BILATERAL INVESTMENT TREATIES
John Whittaker, partner
Clyde &Co have extensive experience in investor claims both at a bi-lateral level and in connection sovereign immunity issues as well as issues relating to State succession. Tunisia, Egypt and Libya all have extensive bi-lateral treaties which potentially may provide viable remedies for investors.
BONDS and GUARANTEES
Stephen Tricks, partner
The current crisis may trigger a spate of calls on standby letters of credit, guarantees and bonds. This raises several issues for contactors, suppliers, banks and insurers. Is the instrument payable on demand or does it require proof of liability? Is the demand fraudulent? What is the effect of any applicable sanctions? Is there a right of recovery?
Andrew Grant, partner
The turbulence in the Middle East and North Africa will have an impact on property insurance and issues will arise as to whether the damage was politically motivated or not. For example, was a loss caused by parties who were taking part in the demonstrations and as a result of the protests for regime change, or was the damage incidental to the disruption and caused by casual looters and criminals? This leads to the question of whether it will fall to All Risks Property insurers or Political Violence insurers.
The political risks insurance market is also watching these developments closely. There will be exposure to contractual performance in Egypt, Libya, Tunisia, Bahrain and the wider region, including performance bonds on construction projects and, no doubt, trade will be disrupted. Andrew Grant, a partner in our Political Risks team says: "Looking to the future, any regime change carries with it the risk that a new regime will not favour the inward investment and trading partners encouraged by the deposed regime. This could significantly impact political risks insurance cover written in these territories".
TOURISM and TRAVEL
Scott Aitken, partner
Recent events are having a major impact on all tourism related business endeavours; in particular hotel operators are looking closely at their performance covenants. Also relevant will be due consideration of contractual and, where they exist, statutory force majeure provisions. The strength of relationships of hoteliers with vertically aligned businesses such as airlines and cruise companies will also be tested.
But with so many moving pieces its difficult to say how things will play out. This region is and will remain a key emerging market - in the past the UAE has been seen by many commentators as the safe haven and it may well be that once again this turns out to be the case for major corporate and foreign multi nationals. So far its business as usual here.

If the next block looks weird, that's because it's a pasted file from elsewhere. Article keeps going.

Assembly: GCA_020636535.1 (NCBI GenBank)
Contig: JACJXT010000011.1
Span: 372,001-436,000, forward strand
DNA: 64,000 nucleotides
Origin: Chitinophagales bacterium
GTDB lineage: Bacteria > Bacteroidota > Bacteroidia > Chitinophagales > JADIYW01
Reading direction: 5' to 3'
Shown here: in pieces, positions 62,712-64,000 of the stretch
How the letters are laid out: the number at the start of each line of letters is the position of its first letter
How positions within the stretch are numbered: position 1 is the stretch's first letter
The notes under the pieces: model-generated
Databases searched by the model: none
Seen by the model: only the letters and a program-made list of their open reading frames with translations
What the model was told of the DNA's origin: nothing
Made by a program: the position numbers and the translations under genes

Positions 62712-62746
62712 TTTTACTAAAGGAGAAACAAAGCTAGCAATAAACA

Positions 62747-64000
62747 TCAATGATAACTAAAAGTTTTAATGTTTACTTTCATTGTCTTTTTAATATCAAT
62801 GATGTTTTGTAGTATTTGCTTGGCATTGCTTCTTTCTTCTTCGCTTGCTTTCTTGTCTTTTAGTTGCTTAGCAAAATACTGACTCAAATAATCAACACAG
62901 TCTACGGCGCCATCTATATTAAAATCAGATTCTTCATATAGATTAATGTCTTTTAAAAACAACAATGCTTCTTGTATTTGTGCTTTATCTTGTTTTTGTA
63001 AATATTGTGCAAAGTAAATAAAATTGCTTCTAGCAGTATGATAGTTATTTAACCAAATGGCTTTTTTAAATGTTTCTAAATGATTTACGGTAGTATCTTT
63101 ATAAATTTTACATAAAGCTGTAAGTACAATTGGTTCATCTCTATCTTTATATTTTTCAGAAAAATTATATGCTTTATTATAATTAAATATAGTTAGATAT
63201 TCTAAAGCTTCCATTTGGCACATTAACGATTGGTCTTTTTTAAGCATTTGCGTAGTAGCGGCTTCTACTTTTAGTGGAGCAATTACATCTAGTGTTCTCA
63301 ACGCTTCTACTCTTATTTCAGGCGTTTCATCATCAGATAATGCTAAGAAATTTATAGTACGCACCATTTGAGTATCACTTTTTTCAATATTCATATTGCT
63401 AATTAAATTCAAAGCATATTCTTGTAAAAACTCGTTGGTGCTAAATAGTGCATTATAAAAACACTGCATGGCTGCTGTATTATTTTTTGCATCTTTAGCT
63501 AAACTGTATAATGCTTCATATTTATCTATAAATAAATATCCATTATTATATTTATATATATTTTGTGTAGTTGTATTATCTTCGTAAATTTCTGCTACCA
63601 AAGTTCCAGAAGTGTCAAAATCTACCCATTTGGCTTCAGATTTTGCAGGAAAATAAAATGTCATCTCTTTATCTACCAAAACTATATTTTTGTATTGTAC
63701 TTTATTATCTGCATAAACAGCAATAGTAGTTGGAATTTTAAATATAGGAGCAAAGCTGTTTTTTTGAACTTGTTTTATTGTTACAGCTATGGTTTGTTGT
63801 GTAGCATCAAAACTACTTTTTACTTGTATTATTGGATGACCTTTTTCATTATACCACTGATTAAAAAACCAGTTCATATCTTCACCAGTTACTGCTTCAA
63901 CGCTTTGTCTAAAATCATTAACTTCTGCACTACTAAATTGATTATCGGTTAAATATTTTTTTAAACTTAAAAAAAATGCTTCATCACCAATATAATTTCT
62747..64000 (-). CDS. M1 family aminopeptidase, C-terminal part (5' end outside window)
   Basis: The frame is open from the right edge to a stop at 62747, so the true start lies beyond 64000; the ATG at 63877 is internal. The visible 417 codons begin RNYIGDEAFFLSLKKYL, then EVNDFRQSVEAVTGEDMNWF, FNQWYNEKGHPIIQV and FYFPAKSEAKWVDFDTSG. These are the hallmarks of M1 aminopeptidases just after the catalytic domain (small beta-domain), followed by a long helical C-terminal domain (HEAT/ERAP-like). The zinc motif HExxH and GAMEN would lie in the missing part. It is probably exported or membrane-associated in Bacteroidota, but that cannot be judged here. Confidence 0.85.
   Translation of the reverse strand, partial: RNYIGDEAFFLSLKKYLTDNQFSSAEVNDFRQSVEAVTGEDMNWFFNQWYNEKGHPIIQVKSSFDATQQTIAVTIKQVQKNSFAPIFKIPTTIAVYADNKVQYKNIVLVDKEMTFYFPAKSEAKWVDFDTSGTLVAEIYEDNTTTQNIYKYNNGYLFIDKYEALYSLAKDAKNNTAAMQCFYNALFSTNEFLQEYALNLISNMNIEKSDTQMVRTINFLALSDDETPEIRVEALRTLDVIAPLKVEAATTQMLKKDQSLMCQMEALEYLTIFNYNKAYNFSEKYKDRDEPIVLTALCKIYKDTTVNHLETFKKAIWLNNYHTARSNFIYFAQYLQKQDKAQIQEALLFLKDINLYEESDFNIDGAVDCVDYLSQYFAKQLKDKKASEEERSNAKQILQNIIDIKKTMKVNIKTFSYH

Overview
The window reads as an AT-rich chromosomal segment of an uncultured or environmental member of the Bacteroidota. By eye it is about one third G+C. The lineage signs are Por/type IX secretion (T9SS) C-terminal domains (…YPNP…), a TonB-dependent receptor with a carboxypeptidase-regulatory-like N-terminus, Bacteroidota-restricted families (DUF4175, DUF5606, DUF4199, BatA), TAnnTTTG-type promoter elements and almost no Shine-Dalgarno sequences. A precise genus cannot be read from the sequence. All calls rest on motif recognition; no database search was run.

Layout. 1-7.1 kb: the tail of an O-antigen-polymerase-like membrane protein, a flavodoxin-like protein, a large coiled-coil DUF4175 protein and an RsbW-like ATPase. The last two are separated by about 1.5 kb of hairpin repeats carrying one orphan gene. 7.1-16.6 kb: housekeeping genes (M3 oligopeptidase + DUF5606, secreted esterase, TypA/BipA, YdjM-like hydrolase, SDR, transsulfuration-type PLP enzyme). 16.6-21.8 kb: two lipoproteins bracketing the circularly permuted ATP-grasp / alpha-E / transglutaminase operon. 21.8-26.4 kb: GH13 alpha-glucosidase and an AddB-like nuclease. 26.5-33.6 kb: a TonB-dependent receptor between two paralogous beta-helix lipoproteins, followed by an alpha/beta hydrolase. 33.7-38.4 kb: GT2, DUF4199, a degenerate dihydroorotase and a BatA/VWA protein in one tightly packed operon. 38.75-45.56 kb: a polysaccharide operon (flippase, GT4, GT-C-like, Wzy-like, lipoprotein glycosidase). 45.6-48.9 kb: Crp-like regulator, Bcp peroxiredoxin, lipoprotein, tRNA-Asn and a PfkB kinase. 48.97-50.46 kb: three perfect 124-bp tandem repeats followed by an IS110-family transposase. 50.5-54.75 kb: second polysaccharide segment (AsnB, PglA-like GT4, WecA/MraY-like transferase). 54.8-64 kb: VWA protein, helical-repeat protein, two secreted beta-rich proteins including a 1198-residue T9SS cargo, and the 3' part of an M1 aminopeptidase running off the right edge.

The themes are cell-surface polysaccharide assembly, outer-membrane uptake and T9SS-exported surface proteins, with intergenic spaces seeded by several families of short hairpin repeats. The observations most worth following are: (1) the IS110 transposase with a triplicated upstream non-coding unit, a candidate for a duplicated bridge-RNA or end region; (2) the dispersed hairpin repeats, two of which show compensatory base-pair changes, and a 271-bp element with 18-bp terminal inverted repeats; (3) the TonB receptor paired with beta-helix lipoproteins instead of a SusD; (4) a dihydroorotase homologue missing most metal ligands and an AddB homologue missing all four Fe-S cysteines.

Peter Gray, partner
Some banks say they won't lend any more money because of some demonstrations in the capital, hundreds of kilometres away. With such political instability, will they keep lending on projects? Can they stop? How will their attitude change to regional risk?
George Booth, partner
How current events may affect the pace of energy and infrastructure projects being tendered and developed remains to be seen. Without exception however, all those countries currently affected already had plans in place to significantly develop their energy and social infrastructure. The need to implement these plans is likely to be even more pressing when the current issues are resolved. This is clearly not a time for knee jerk reaction. However government, developers, contractors and lenders should be reviewing their current contractual strategies in relation to the minimisation of legal and commercial risk. Relevant provisions for attention may include those relating to force majeure, export control, economic stabilisation and price reopener.
COMPLIANCE and REGULATORY
Lisa Kelaart-Courtney, Head of Compliance Advisory Services
A heightened risk for all regulated entities is the flow of funds from countries currently experiencing unrest. In particular firms need to be extra vigilant in enhanced due diligence procedures for politically exposed persons, close associates or family or legal structures owned or controlled by politically exposed persons, close associates or family. Firms need to remain abreast of announcements from the United Nations, Transparency International and regulators and ensure their practices are exceptionally robust. Steps need to be taken not just for new business but existing relationships.
The content of this article is intended to provide a general guide to the subject matter. Specialist advice should be sought about your specific circumstances.